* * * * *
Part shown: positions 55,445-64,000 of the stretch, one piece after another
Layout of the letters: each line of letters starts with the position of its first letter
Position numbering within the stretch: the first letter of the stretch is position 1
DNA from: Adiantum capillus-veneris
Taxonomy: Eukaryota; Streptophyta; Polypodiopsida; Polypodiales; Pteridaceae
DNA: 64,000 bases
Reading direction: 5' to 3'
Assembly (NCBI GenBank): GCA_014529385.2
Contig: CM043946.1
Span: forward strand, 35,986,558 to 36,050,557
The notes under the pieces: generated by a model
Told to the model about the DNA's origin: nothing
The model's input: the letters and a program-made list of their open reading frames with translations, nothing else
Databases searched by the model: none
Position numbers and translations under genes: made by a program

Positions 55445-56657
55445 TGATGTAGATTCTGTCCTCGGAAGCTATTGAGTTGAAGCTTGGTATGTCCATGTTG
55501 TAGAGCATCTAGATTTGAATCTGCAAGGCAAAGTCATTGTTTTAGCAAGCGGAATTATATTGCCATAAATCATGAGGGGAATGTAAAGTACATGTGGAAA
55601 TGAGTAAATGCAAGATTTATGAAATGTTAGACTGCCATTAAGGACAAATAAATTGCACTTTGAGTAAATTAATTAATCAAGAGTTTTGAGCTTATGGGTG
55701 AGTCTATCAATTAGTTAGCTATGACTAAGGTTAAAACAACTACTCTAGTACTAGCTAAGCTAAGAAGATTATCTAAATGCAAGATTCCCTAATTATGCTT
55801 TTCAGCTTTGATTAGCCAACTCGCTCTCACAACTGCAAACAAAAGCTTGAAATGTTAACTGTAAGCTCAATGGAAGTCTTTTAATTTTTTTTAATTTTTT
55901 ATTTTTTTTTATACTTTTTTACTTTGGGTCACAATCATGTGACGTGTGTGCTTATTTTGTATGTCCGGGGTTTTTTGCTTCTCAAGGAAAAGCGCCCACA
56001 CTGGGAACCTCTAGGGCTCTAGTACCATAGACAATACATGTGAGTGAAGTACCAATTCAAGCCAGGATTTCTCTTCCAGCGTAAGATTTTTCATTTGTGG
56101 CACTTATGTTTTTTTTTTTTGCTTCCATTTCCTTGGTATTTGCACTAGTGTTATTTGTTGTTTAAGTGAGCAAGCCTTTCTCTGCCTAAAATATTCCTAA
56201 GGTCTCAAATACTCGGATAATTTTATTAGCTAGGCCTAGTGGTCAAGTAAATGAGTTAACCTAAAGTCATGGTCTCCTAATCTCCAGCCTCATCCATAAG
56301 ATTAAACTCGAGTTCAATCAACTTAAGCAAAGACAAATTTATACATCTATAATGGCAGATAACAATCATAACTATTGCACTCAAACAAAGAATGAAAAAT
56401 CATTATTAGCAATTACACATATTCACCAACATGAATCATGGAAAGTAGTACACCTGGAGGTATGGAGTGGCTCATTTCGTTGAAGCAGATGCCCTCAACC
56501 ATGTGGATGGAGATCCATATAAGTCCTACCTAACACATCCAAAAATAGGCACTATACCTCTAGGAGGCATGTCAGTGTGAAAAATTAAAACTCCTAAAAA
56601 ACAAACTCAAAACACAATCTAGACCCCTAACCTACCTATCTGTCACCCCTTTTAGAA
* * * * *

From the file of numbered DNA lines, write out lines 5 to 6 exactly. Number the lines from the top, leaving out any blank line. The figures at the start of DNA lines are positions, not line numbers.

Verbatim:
Taxonomy: Eukaryota; Streptophyta; Polypodiopsida; Polypodiales; Pteridaceae
DNA: 64,000 bases